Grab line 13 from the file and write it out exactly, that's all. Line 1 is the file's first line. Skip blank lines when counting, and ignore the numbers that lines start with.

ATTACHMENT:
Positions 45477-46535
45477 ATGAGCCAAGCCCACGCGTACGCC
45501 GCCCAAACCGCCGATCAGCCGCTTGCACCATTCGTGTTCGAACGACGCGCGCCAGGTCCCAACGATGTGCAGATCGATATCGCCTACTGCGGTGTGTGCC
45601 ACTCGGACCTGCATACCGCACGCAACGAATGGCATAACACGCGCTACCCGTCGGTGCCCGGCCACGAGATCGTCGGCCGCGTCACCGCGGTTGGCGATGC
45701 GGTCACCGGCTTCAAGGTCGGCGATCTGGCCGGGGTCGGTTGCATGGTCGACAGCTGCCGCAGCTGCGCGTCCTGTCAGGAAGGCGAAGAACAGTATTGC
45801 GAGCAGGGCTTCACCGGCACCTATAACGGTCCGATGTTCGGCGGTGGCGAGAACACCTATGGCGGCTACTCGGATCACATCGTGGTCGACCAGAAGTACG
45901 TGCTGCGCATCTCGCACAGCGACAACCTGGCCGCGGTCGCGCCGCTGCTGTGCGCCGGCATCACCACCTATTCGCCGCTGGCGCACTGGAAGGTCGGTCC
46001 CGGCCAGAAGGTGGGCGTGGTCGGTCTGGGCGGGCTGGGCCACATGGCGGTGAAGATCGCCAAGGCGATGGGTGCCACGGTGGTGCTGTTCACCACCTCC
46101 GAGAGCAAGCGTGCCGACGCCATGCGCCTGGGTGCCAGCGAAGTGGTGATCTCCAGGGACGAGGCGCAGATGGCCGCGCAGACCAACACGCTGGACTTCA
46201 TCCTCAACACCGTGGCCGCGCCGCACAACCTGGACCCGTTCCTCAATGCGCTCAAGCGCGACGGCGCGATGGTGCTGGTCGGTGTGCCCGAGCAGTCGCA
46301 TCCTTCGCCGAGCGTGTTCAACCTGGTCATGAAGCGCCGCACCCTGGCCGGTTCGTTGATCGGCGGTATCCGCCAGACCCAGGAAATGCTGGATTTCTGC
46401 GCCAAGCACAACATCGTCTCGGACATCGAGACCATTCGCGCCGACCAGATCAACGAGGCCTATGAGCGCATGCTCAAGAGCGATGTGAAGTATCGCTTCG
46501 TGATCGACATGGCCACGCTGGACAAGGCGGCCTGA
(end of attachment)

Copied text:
46501 TGATCGACATGGCCACGCTGGACAAGGCGGCCTGA